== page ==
Easing the cost of living by dropping GST from fruit and vegetables is a welcome step - but better taxes are needed to properly address inequality in Aotearoa, according to the Better taxes for a Better Future campaign.
Labour's GST policy is an acknowledgement that our tax system disproportionately impacts the less well off, says Better taxes for a Better Future spokesperson Glenn Barclay.
"To see this acknowledgement in the policy of a major party is encouraging," Glenn Barclay says, "It will provide important help to struggling families."
"Our campaign calls for better taxes to ease the impact of tax on the less well-off in Aotearoa, and better taxes to promote good health - we're pleased Labour's policy embraces both these goals."
"Other countries like Australia have similar GST exemptions, so we know it can be done," says Glenn Barclay.
Labour's tax announcement also signalled a willingness to introduce a digital services tax.
"Initiatives to ensure multinationals pay their fair share of tax are also welcome," says Glenn Barclay, “A digital services tax has been under consideration through the multi-lateral OECD process, but this is taking a long time.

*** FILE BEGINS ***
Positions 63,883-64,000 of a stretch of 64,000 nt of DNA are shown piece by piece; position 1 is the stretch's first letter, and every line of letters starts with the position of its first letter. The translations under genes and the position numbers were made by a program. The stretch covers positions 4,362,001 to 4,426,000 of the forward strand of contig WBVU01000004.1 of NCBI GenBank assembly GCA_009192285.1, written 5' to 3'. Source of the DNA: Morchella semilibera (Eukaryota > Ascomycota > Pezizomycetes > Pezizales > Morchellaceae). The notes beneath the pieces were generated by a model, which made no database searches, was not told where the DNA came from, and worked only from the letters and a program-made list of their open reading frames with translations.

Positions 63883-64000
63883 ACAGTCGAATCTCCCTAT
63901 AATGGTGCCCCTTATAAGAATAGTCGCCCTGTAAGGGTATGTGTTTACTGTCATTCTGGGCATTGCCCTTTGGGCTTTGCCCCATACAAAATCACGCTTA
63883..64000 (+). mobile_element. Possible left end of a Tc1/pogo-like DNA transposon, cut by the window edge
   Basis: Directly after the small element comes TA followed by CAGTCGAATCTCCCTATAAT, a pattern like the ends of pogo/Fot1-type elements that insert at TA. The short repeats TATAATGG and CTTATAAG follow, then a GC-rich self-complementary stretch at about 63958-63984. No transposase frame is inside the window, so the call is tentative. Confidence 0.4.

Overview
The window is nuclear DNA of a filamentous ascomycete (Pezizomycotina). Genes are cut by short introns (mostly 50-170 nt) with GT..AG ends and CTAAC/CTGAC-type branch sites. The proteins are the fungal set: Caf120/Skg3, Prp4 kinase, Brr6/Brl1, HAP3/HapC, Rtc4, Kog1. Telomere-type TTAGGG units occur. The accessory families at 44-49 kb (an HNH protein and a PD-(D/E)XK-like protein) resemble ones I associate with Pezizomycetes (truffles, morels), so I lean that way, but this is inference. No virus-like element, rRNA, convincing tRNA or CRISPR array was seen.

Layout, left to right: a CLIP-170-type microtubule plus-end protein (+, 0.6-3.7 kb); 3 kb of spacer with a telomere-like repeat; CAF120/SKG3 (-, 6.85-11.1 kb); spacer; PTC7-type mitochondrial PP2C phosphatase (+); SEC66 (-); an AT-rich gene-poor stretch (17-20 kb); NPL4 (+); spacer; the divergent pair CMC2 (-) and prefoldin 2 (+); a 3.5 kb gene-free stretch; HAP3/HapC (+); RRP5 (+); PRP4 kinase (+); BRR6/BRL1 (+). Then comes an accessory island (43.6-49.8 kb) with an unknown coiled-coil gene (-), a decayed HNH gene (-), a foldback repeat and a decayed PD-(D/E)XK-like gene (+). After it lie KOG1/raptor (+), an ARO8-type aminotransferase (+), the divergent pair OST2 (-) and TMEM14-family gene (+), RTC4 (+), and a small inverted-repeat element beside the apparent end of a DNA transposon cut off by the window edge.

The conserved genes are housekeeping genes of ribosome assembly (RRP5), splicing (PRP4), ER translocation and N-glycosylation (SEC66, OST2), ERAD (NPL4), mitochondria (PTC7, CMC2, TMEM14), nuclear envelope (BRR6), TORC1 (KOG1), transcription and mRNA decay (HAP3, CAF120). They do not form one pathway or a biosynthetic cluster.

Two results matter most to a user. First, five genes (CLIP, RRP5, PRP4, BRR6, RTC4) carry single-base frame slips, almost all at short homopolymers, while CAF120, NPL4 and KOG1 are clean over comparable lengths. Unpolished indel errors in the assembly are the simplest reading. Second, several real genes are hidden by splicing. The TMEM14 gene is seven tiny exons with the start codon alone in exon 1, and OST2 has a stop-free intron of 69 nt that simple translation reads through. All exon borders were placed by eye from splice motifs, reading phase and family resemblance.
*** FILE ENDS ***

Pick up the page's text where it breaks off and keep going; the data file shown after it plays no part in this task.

"It's great to see Labour express willingness to introduce a digital services tax by 2025 if a multi-lateral solution can’t be found," says Glenn Barclay.
"We really need significant changes to Aotearoa's tax system to properly address the challenges we face as a country - including inequality and climate change - and to better fund public services.
"We're disappointed Labour is not looking at more fundamental reforms of our tax settings - such as moving to properly tax wealth and the returns on wealth, and to grow revenue,” says Glenn Barclay.
"The modest tax-switch proposal they were looking at for Budget 2023 would have been a more meaningful step in the right direction - towards a tax system that asks a little more of those who can afford it and less from those who can't.”